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      Video: 2019 Yamaha YZ250F Features & Benefits 

2bitsamile

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About 2bitsamile

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  1. Will it be sold in USA? Traction c
  2. Rings have a small bevel/chamfered edge to prevent snagging on ports. Rings that are worn past service limit reduce that bevel , thus greatly increasing chance of ring snagging exhaust port and also accelerates cylinder wear. Rings can beyond service limit and still give good compression test result. A forged piston maybe good for 100-150-200 hrs but i doubt rings are in service limit after 50 hrs. I wouldn't let a cast piston go past 50hrs even if dimensionally in spec, as they may fracture. Rings are like $30(?) and 1 hr to replace. You don't even need to take the head off. It's beyond silly to leave rings in too long. Also, at least measure piston to cylinder clearance. Use new circlips and make sure circlip opening is at 6:00 or 12:00, not 3:00 or 9:00.....,,, Alex
  3. duplicate post
  4. w. 12t, chain was binding, i don't recommend
  5. measure bore in spec?
  6. Stator output must increase as rpm increases. It's possible with some poorly designed/defective regulator that voltage could drop with rpm, but the stator coil output will always increase with rpm. Perhaps the electrosport could pwr one of these: http://www.rockymountainatvmc.com/p/43/-/160/1195/-/-/213412/Vision-X-Solstice-LED-Light-Pod-Spot-10-Watt 800 Lumens, 0.75A and 9-60 Volt DC input. Just add a full-wave bridge rectifier, MOSFET series regulator, and small Li-ion battery to hold up the voltage at low rpms. In another post, Ricky Stator said they measured 20W at full rpm from the electrosport stator. Battery should stay charged if engine is at least 50% of time at mid to high rpm. Probably cheaper to skip the stator and just go with adequate size battery, LED lights, and no stator. Just fully charge the battery in your garage after every use. BTW, i'd mount the light on helmet. ....alex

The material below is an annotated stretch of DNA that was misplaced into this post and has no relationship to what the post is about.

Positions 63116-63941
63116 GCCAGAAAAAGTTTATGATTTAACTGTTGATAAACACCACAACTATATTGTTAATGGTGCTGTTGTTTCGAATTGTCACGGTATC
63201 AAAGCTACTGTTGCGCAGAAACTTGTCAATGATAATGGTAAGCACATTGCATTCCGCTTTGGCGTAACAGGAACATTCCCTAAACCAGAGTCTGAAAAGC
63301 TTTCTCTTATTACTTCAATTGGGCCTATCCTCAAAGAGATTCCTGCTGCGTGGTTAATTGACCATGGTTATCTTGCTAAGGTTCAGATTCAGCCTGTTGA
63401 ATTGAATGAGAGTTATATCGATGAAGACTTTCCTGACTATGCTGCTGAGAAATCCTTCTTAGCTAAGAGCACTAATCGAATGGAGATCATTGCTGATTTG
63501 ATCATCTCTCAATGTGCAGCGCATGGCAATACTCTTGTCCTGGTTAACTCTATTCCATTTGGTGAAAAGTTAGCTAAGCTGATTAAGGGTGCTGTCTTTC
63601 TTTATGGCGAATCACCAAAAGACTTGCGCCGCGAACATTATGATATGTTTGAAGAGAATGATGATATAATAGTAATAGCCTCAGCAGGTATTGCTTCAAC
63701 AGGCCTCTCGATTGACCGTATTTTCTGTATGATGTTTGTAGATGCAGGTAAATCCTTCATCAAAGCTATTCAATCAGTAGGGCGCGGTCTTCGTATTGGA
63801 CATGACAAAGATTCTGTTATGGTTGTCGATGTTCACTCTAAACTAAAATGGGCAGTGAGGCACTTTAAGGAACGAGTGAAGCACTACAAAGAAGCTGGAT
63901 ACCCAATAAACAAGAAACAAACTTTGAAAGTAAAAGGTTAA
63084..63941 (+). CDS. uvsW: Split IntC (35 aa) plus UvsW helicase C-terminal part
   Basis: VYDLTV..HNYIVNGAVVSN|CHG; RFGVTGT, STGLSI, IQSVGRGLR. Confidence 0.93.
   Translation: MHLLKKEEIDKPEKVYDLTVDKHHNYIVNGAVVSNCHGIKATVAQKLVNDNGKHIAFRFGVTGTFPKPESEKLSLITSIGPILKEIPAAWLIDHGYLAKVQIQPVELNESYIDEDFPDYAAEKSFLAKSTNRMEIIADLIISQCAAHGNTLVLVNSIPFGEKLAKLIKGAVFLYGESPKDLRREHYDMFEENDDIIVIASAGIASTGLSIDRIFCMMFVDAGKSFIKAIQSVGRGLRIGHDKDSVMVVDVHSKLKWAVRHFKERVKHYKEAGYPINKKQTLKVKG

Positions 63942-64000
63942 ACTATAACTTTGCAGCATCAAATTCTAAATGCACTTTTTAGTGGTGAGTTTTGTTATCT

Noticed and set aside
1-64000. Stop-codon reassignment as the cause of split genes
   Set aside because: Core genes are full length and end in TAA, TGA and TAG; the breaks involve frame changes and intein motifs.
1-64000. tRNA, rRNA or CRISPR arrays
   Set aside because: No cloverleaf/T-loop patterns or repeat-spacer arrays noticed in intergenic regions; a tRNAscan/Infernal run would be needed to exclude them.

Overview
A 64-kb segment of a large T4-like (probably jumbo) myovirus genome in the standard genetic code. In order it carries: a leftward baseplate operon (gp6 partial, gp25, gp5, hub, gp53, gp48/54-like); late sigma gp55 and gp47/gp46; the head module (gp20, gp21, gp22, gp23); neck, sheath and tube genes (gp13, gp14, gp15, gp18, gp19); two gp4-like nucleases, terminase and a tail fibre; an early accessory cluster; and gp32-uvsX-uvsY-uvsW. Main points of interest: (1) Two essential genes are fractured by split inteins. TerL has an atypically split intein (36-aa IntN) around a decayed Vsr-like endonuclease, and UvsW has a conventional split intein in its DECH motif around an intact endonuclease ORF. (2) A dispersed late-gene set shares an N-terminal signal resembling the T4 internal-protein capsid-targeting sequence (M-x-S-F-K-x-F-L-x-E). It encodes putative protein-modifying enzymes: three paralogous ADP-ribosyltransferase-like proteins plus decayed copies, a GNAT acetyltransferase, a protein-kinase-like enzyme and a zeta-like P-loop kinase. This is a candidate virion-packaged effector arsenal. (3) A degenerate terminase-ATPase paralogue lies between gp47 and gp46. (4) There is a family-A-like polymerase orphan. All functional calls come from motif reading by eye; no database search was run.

7. Shrub, I have a Moose brand stator w. "60W" lighting coil for '01 cr250, not yet installed. I recall an old post said it is also electrosport. If so, what is the problem? thanks,alex
  8. No problems with yamabond. Did the mod about 2 yrs and 80 hrs ago. I used the yamabond spec'ed for engine case half sealing (yamabond 4). I did file down a high spot where the case halves mate, as one case was a littler taller than the other (maybe 1/2 of a BCH?). It's been too long to remember powerband before the mod, but at the time i recall thinking low and especially mid definitely had more power. It didn't need as much clutching. I used to swap in the gnarly pipe in for trail riding but after mod the fatty was fine for trails. With mod, it maybe did loose a little top end. Loss was much less noticeable than going from the fatty to the gnarly pipe. Was a good trade-off for me as i hardly ever scream it. I've read reducing squish clearance increases MSV (mean squish velocity) and too high MSV can hurt top end. Machining the head to reduce the squish band's width might gain back the lost top end and still keep the good mid and low. I'm happy the way it is. if you don't like it, you can always go the other way later ....alex